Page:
Bartlesville, Enid challenging collective bargaining


Wednesday, November 10th 2004, 11:17 am
By: News On 6


The cities of Enid and Bartlesville are challenging efforts by their municipal employees to form unions and bargain collectively under a new state law.

Both cities have filed lawsuits aiming to stop union drives under the law that took effect Nov. 1. The law applies to non-uniform city employees in cities with populations greater than 35,000. State law already allows city police and firefighters to form unions.

Bartlesville is merely seeking a ruling that its population fails to meet that threshold, while Enid is arguing the law unconstitutionally applies only to certain cities and certain types of governments.

The Oklahoma City Zoo Trust is also challenging the law, claiming it simply doesn't apply to the trust, a group appointed by the mayor to manage the zoo.

``Because it only applies to 10 cities, it doesn't apply to state or county governments or to the bulk of cities, it's special legislation,'' Enid city attorney Carol Lahman said Wednesday. ``The state constitution has two provisions prohibiting the Legislature from passing special legislation.''

City employees in both Enid and Bartlesville have filed with the state Public Employees Relations Board seeking recognition as members of the American Federation of State, County and Municipal Employees.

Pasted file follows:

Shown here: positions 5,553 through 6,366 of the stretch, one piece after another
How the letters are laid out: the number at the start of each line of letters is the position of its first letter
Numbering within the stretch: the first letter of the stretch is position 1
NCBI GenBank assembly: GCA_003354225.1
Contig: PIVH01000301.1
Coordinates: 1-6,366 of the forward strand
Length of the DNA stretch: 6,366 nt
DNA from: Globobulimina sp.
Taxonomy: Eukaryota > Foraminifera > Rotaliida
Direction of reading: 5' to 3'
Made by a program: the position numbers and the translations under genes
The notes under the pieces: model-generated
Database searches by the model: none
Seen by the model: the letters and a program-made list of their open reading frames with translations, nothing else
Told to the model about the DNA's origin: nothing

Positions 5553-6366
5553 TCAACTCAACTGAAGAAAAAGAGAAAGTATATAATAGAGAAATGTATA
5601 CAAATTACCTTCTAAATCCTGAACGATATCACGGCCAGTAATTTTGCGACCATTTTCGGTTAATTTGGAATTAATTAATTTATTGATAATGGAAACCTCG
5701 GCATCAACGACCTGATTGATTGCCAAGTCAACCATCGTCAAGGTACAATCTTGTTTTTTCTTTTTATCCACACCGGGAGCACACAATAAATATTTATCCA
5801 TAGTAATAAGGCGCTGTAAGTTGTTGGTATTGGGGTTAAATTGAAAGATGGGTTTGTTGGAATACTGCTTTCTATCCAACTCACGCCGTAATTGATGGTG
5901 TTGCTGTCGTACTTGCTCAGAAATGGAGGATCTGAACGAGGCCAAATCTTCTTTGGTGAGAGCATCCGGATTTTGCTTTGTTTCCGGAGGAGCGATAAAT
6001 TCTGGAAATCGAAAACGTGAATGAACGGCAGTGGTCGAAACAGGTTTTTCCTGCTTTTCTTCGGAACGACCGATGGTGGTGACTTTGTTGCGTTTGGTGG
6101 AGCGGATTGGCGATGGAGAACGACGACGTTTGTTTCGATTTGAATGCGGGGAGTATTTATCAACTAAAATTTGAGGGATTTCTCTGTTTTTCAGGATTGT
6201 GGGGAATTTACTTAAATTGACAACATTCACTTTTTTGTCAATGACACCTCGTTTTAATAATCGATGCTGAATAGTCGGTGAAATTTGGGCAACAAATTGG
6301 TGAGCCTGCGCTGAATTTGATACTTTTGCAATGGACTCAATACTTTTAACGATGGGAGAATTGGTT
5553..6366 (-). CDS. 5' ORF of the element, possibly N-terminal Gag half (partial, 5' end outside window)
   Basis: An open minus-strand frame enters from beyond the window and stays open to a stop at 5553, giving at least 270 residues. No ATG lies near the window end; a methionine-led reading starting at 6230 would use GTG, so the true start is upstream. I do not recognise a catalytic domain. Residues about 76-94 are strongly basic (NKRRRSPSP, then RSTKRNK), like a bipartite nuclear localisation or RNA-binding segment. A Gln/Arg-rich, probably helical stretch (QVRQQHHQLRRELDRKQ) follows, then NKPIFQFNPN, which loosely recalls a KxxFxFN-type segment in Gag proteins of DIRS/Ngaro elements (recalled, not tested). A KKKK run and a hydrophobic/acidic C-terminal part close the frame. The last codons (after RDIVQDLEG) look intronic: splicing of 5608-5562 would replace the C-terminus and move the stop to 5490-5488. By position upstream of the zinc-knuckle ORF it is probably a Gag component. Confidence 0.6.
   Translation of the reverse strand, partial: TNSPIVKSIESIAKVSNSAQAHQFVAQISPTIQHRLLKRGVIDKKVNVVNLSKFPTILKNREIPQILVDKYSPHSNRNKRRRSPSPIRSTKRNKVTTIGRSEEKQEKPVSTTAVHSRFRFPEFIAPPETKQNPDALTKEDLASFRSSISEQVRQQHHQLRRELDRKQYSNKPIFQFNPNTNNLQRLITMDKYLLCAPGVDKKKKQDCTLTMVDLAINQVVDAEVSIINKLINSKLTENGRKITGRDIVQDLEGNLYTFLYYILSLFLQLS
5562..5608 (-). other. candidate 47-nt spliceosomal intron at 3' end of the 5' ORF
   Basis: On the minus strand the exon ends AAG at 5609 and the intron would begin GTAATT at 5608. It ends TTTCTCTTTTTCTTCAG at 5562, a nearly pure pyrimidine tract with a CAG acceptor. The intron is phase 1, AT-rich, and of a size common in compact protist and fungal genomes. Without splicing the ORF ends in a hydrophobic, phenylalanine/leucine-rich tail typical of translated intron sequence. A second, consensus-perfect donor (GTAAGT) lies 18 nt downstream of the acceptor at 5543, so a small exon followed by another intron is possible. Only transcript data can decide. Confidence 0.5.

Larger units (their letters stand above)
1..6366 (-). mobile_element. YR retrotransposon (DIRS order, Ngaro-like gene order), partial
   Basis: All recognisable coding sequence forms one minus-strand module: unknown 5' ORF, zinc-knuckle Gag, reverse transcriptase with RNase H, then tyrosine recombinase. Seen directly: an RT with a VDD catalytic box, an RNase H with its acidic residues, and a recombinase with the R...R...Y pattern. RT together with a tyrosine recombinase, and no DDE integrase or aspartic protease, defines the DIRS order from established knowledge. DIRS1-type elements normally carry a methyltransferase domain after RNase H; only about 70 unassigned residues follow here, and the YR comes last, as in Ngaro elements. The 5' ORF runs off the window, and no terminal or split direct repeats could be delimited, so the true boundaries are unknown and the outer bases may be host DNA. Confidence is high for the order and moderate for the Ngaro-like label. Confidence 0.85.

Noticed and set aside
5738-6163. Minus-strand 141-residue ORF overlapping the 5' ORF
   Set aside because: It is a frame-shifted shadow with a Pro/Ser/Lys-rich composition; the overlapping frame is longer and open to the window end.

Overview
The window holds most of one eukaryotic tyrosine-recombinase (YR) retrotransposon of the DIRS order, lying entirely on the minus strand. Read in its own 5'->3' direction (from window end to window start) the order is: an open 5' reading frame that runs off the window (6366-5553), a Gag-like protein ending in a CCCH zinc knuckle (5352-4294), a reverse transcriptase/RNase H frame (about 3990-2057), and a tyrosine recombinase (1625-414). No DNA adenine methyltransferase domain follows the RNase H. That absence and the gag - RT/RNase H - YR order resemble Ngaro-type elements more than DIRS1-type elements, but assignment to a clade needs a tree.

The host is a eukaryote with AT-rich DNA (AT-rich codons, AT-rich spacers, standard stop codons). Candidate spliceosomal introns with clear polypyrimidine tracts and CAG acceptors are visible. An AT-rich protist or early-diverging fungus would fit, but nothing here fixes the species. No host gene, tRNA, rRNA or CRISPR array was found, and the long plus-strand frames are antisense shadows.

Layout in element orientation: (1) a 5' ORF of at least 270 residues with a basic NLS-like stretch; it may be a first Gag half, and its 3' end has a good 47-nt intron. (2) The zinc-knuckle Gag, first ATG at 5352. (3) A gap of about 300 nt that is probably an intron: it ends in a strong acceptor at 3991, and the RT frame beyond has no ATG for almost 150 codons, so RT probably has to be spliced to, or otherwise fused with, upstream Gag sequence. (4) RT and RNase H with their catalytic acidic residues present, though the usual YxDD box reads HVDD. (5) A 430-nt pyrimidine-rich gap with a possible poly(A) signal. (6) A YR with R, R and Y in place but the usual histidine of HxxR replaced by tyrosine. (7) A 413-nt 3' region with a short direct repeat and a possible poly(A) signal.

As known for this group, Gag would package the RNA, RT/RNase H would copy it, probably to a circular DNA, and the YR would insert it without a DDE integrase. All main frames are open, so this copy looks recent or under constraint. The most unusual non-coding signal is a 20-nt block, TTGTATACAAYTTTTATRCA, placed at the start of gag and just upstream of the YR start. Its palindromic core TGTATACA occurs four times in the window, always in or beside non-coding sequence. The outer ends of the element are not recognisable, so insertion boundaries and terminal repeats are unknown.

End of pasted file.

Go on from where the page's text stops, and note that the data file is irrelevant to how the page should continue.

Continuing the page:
Union organizers in Enid accused the city of stalling.

``It's just a shame the city is using taxpayer dollars to reject people's basic civil rights,'' said Patrick Moran, an AFSCME organizer in Oklahoma. ``That's what it all boils down to, wasting good, hard-earned money, taxpayer funds, to thwart peoples civil rights.''

A hearing has been set Nov. 19 in Garfield County District Court.

The city of Bartlesville is arguing that its municipal employees are not covered by the law because the U.S. Census Bureau counted the city's population at only 34,748 in 2000. The bureau estimated the city's population in 2003 at just 34,710, the city's petition says.

``Ours is pretty cut and dry,'' Bartlesville city attorney Jerry Maddux said.

Maddux said he has not heard of any resistance to the filing from union organizers.

Municipal workers from Lawton and Moore have also filed for unionization. AFSCME is organizing drives in Edmond, Midwest City, Muskogee, Norman, Oklahoma City, Stillwater and Tulsa.